Olly Newland, veteran property investor, shares his life lessons learned and points out common mistakes any potential investors should be wary of.
From an early start people have asked me, “How did I get into property investment?”
From a very early age I found that I loathed working regular hours. How this came about is a complete mystery as I came from a family that respected hard work, security and jobs for life, and property was never a topic of discussion.
I think it was the advent of Rock ‘n’ Roll in the mid-50s that did it. Everyone wanted to join a band. I had learnt piano and luckily had a musical ear. I become rock drummer (pianists were a “dime a dozen”) and had the best years of my life playing gigs in rock, jazz, and rhythm and blues bands.
With that came independence, enormous fun, and more money from playing 1 or 2 gigs a week than a lot of other workers. I bought my own car aged 16 and a section by age 20. Working a regular job was unthinkable.
Around that age an advert in the paper caught my eye: a house in New Lynn for £3,000 on £500 deposit and the balance at 1%. Within 18-months I has trebled my equity by paying the mortgage down and re-sold it for a £1,000 profit. The cheque I received after settling all debt was more than 3 years average salary.
I was hooked and went on to buy, do-up and re-sell scores of houses in the following years. That is, until I discovered the joys of commercial property and that’s another story.
The current property boom in Auckland and some other areas is unprecedented, having gone on for so long compared to other booms. It will continue so long as the economy is sound, immigration continues to flow in, and interest rates stay low.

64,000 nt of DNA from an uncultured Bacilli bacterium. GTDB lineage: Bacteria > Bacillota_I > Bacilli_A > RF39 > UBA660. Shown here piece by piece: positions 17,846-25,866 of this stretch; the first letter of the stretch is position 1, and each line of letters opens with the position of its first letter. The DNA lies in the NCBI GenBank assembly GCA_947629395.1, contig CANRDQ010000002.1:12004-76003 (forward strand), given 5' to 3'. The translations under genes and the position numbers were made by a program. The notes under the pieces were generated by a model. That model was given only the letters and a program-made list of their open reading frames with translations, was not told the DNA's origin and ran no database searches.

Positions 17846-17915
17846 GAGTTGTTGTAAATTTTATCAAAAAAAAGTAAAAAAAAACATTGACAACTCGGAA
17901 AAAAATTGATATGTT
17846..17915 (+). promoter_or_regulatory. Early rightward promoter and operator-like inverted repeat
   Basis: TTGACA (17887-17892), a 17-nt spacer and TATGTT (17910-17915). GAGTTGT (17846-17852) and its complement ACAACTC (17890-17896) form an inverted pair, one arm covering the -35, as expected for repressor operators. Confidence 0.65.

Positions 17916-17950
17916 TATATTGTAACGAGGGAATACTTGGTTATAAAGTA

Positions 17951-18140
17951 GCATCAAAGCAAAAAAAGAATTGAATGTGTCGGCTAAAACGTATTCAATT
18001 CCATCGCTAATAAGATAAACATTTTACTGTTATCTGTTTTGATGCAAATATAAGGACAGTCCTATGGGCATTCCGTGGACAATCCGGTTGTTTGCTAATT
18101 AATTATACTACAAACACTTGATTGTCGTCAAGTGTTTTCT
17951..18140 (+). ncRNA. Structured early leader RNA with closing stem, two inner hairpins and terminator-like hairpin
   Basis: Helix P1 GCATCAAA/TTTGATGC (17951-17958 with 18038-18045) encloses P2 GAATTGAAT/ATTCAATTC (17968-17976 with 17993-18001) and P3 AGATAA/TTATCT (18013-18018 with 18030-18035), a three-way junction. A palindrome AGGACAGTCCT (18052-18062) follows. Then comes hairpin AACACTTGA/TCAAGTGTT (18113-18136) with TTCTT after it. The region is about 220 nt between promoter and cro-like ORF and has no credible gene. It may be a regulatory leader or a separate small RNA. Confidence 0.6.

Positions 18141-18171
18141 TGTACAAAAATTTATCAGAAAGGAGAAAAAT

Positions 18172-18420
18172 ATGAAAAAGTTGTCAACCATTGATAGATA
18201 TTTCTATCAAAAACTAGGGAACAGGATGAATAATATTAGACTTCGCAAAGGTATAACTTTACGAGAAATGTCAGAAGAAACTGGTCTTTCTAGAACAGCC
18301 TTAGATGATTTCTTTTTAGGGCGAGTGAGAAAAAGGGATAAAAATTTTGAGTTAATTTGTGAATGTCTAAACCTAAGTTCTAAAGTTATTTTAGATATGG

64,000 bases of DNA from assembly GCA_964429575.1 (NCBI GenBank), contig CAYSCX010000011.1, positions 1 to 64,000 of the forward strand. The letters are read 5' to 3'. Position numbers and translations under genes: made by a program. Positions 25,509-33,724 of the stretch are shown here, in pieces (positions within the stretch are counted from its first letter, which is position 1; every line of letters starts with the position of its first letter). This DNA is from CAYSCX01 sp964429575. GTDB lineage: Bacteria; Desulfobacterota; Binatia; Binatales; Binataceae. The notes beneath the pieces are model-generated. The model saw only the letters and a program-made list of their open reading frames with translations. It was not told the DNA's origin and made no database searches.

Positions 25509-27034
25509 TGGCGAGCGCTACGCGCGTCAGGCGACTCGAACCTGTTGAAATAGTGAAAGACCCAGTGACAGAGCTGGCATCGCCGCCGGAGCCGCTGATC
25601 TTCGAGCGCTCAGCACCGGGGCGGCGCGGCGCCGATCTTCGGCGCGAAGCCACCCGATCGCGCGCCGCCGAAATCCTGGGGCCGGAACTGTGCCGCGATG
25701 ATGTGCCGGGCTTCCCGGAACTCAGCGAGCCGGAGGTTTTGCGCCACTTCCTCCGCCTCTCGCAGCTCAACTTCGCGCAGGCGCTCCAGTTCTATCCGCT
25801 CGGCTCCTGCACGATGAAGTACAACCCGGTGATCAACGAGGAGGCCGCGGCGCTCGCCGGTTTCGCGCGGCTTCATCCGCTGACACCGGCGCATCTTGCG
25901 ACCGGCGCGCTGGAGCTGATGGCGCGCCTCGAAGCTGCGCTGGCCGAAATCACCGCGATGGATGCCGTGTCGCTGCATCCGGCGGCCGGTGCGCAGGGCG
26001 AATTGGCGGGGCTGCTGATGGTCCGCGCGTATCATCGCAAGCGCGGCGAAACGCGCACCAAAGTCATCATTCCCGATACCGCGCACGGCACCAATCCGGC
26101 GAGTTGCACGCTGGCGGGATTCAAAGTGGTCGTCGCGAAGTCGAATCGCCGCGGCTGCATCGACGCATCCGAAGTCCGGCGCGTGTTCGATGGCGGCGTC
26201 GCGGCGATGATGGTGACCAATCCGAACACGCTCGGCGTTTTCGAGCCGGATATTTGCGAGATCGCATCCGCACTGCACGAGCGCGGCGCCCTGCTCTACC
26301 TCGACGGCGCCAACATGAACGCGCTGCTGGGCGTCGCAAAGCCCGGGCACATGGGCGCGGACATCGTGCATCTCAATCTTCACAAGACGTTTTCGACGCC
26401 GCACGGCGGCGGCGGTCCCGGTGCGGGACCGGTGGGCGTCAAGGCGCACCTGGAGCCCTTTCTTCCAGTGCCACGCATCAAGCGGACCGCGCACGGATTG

However, I detect a weariness among investors who simply cannot make sense out of the numbers when it comes to price versus income.
Home owners who are moving up or down the ladder are far less likely to be concerned about their homes and its potential rental income, but investors are acutely aware. So are the banks who are not happy to lend to investors who need to prop up a property investment that is cash flow negative.
The weariness will be reflected in the eventual slowing of price increases, although home owners will off-set this to a large degree.
History teaches us that one day there will be some event, either locally or internationally, that will slow the market more rapidly.
I am picking that deflation will be one of the drivers of any slow down. If you think inflation is bad, just wait until you get caught in the quicksand of deflation.
Is investing in property a goal for all Kiwis? For me, everybody should own a piece of land they can call their own. It creates a more stable society and gives people a sense of achievement and a place to call “home”.
Sadly many more people are forced to be renters because of various regulations promulgated to hold prices down. But you cannot impose controls on a part of the market without distorting the rest of the market.
People can make horrendous mistakes when buying property of any class. The most common mistake people make is to fall in love with a property and pour in money with no regard to what value they get in return. It matters less if the property is your home, but for an investment it can be fatal.
I have seen investors duped into thinking that if they renovate a rental property it will automatically increase in value. In many cases the money is wasted, and if the property is rented out any upgrade is reduced inside 2 years as tenants are notorious for not looking after a property that is not their own.
Another common mistake is not to check the LIM reports properly and the type of title (unit, strata, freehold, leasehold, cross lease etc.), which can make a big difference to value and saleability.
With commercial property, a common mistake is not to read the fine print of the lease and overlook what are the responsibilities of the tenant and the landlord, especially when it comes to who pays what for outgoings and expenses.
Westpac has info and tools to help you navigate the house hunting process: